Tech leaders – you will need to take your people to the next level in 2016; master your own journey first and LQ is a powerful lens.
It’s the start of the year and the CIO has to master self before they can manage (or even lead) others. No matter what the demands of legacy, disruptive or enterprise IT you are grappling with, you need people to achieve your goals and people respond overwhelmingly more to one thing: leadership. Make these next 12 months really count by pausing first to examine yourself and then dive in to deliver the tech-value your organisation needs. [paragraph 1 of 5]
Steven Covey’s Leadership Quotient will measure your ability to lead people across 4 imperatives. How well do you; build trust with people, clarify the purpose of their activities, build and maintain organisational enablers of their success and lastly how do you develop and leverage the right skills. Some previous thoughts on each of these as you assess your own leadership ability; trust, purpose, enablers (performance management, communication) and skills. [2/5]
The New Value of CIOs in 2016 lists three barriers for IT leaders to overcome; lack of skills, limited budgets and organisational culture. Don’t be caught on the back foot as these impact you this year and if you know your LQ you can put in action plans, get help where needed and importantly – play to your strengths. This article concludes positively that there is a rising influence of the CIO who is no more “the IT guy” but becoming a trusted advisor and partner to the CEO; even more reason to invest in your leadership ability. [3/5]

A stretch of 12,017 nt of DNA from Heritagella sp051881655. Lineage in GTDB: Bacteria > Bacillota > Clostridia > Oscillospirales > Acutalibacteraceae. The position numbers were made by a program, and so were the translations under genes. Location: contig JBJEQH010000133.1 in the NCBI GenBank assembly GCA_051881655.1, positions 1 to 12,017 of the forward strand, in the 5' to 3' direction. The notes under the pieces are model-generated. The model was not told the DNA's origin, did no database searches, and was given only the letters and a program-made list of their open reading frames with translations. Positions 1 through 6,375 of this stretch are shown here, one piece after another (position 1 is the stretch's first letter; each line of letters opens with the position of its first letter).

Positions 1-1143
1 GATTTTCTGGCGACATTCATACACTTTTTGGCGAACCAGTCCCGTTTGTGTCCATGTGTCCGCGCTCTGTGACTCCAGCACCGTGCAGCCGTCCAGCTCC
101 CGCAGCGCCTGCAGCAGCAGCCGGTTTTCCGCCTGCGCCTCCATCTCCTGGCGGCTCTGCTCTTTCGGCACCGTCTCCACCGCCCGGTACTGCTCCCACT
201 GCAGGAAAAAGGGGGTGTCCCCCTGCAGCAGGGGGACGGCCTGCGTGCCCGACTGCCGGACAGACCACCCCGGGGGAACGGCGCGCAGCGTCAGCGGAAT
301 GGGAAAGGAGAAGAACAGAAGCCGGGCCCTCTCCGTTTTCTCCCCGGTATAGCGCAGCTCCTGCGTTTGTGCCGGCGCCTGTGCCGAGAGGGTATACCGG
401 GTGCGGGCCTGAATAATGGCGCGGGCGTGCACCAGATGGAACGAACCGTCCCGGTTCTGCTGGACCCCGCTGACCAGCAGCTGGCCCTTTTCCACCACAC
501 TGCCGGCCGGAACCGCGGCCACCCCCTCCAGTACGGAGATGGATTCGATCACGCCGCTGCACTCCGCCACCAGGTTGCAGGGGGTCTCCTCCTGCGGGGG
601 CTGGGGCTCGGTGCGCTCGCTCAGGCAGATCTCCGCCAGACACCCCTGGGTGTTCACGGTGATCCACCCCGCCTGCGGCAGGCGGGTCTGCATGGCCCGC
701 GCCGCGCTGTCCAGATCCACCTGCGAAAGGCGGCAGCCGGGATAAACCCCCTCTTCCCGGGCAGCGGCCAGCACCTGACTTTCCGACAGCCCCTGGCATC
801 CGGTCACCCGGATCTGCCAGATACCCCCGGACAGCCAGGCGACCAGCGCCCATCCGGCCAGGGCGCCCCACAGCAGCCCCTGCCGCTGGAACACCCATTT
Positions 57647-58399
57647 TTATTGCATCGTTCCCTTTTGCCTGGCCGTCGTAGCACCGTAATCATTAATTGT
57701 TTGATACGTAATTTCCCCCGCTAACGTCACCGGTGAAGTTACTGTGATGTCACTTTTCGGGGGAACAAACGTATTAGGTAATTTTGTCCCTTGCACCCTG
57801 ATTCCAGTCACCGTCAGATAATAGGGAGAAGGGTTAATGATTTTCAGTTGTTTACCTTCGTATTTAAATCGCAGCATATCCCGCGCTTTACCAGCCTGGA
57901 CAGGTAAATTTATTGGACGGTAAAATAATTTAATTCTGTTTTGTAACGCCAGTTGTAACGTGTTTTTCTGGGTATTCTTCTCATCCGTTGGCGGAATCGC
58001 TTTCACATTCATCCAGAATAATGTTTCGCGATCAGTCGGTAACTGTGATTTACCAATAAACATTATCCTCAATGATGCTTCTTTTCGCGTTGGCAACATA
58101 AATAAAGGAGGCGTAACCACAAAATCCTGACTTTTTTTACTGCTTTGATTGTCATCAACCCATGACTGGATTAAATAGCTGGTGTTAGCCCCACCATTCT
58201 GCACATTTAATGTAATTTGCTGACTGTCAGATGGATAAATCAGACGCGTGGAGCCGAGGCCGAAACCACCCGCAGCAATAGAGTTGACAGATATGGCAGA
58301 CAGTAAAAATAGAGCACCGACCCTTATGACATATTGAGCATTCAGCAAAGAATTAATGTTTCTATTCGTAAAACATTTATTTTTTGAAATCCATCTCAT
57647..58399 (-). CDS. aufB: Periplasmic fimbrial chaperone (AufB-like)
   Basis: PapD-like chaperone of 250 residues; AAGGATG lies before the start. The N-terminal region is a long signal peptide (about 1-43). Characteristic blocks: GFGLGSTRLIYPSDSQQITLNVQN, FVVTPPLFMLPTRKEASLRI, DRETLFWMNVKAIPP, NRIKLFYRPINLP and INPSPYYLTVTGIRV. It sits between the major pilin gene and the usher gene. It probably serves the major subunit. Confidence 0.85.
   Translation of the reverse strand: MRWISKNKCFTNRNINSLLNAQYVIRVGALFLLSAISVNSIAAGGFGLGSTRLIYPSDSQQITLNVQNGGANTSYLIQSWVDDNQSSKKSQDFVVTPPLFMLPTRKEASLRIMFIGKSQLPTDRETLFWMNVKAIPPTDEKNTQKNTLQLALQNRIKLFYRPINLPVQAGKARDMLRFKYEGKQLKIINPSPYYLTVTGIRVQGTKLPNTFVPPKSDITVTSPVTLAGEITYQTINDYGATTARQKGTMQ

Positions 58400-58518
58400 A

An additional trend noted by the CIO.com article above is that of embedding IT into lines of business; this means CIOs are also becoming Chief Influencing Officers. Working across organisational structures, effective networking and communications as well as taking ownership outside control boundaries are all key leadership attributes that CIOs will be grappling with this year. The Ancient Greek saying “know thyself” is ever more crucial, master yourself first as a leader, who you are and then tackle what you need to do. [4/5]
Especially in large organisations, CIOs should also remember that management and leadership is not always synonymous. Management practices are derived from transactional leadership which may conflict with the progressive, trust-building style you need to build (see this article; Transactional Leadership and Agile). LQ also doesn’t define who you are – you do that every minute of every day so get out there and make those minutes count; they will add up to 12 months in a year before you know it. [5/5]
View this article on LinkedIn.